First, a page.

The accepted answer to How can I get dramatic shallow DOF with a kit lens? is factually incorrect (before I edited it). That's reflected in the consensus votes and in the other answers. Yet, there it sticks at the top of a very common question often linked to. Both the questioner and provider of the mistaken answer are no longer active on the site.

I edited the accepted answer, but I'm not super-happy with that as a solution. Another option would be to replace it with a new question asking basically the same thing, like Should I use my kit lens at max aperture or max zoom for shallow depth of field?. (That seems narrower, but it really isn't, when combined with How can I maximize the "blurry background, sharp subject" (bokeh) effect? as linked in the first question.)

  • @scottbb Thanks. Some nice irony in my error here. Everyone makes mistakes. :) – mattdm May 9 '17 at 20:54
  • Don't know what your talking about. I never make misteaks. =) – scottbb May 9 '17 at 20:59

I think the thing to do is downvote the accepted answer. I wouldn't kill the question.

  • 2
    Too bad it can't be unstuck from the top. – mattdm May 9 '17 at 21:10

I get your frustration, but due to the large amount of good answers and analysis at the question, I think it should stay as the "++DoF with kit lens" question.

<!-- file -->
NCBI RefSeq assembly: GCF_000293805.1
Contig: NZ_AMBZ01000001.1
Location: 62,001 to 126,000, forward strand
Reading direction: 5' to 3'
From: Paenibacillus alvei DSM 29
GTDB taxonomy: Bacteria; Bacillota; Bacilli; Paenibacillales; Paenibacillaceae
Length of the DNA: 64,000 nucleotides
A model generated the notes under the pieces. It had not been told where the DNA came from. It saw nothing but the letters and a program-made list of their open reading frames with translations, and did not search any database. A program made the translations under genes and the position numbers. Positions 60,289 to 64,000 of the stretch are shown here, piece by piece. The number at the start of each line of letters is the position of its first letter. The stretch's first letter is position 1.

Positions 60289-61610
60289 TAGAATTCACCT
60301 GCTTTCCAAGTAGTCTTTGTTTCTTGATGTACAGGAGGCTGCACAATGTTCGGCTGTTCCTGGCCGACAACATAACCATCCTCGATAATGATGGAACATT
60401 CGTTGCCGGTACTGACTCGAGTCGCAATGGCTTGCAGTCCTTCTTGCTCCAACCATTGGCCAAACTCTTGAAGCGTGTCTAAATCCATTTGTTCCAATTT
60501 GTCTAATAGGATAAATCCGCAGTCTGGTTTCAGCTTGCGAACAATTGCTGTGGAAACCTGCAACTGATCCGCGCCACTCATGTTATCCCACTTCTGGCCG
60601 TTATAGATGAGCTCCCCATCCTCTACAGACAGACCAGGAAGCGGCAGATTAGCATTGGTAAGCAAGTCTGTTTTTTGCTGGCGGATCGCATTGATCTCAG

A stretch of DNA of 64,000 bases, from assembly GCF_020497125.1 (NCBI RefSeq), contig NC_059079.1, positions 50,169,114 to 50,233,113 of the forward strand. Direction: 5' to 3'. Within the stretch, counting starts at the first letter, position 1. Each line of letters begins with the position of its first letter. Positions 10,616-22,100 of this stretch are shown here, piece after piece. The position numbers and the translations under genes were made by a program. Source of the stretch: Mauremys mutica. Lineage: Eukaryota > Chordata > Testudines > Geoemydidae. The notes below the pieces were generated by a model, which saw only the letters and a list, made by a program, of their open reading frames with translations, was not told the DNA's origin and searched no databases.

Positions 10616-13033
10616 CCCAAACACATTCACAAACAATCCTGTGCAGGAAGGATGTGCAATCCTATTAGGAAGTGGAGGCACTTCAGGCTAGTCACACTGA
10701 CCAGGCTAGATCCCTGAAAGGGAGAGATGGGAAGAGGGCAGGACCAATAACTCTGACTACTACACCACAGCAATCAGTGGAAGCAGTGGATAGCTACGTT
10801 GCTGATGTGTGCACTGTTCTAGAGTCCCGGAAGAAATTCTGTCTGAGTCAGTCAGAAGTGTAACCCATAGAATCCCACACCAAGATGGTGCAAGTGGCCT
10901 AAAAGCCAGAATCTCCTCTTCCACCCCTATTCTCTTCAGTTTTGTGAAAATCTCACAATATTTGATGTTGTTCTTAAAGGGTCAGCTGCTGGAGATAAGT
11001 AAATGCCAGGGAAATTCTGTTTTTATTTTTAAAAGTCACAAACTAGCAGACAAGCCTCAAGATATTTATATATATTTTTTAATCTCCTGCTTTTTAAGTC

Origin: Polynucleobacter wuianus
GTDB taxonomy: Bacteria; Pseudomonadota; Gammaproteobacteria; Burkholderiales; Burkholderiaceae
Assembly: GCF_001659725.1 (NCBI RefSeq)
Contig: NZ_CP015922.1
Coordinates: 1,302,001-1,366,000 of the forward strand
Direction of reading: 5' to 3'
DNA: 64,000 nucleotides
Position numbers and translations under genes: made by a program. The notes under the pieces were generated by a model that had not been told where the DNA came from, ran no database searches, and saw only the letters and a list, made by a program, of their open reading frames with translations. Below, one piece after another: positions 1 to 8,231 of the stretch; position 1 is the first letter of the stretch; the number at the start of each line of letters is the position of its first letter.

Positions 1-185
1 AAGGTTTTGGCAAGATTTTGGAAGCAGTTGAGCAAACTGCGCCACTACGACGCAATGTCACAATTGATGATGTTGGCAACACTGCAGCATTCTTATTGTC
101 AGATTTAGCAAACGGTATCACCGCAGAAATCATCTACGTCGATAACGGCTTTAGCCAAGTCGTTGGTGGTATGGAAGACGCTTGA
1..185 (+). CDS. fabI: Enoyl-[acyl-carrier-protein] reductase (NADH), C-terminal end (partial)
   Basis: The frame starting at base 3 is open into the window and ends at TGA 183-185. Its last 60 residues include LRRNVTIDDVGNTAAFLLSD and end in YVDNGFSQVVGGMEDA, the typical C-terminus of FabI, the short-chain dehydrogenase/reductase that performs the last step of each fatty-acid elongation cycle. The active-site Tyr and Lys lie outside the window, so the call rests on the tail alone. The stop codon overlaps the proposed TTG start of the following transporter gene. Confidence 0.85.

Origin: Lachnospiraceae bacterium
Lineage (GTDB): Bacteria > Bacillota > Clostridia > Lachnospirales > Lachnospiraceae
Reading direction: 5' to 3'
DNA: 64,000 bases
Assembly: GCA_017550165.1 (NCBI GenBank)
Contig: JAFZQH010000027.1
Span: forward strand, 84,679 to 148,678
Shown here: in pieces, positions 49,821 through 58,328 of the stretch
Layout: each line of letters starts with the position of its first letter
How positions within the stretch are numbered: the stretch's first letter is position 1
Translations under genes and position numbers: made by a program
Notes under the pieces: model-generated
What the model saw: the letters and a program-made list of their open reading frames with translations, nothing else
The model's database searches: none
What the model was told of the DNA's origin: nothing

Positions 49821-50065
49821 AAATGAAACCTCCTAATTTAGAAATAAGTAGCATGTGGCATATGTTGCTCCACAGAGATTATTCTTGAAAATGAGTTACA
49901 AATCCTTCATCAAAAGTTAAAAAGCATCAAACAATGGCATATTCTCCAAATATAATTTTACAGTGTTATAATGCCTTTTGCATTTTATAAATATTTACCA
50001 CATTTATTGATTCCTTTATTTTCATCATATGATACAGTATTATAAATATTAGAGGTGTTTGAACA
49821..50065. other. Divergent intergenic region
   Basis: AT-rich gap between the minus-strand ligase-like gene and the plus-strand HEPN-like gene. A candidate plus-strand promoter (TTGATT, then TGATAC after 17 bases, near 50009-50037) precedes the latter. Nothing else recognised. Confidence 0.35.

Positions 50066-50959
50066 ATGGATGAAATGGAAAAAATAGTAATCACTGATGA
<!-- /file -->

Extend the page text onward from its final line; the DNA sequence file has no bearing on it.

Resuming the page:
There are lots of examples of questions with poor accepted answers and other rocking answers on other Stack Exchanges. It's just a fact of life, I suppose... ?


Your suggested "replacement question" is the one that I was pondering about when shooting with a kit lens, and not really knowing much about system cameras. I knew enough of the mechanics of DoF and bokeh, but got lost when trying to find any "sweet spot" in real use of the kit-lens and crop body. Then again, I was no "newcomer" to photography when I came to face this problem. The value of the original question, and those answers to it, is in the finding of the basics of photographic techniques on the beginner level. I'd let it be as it is.

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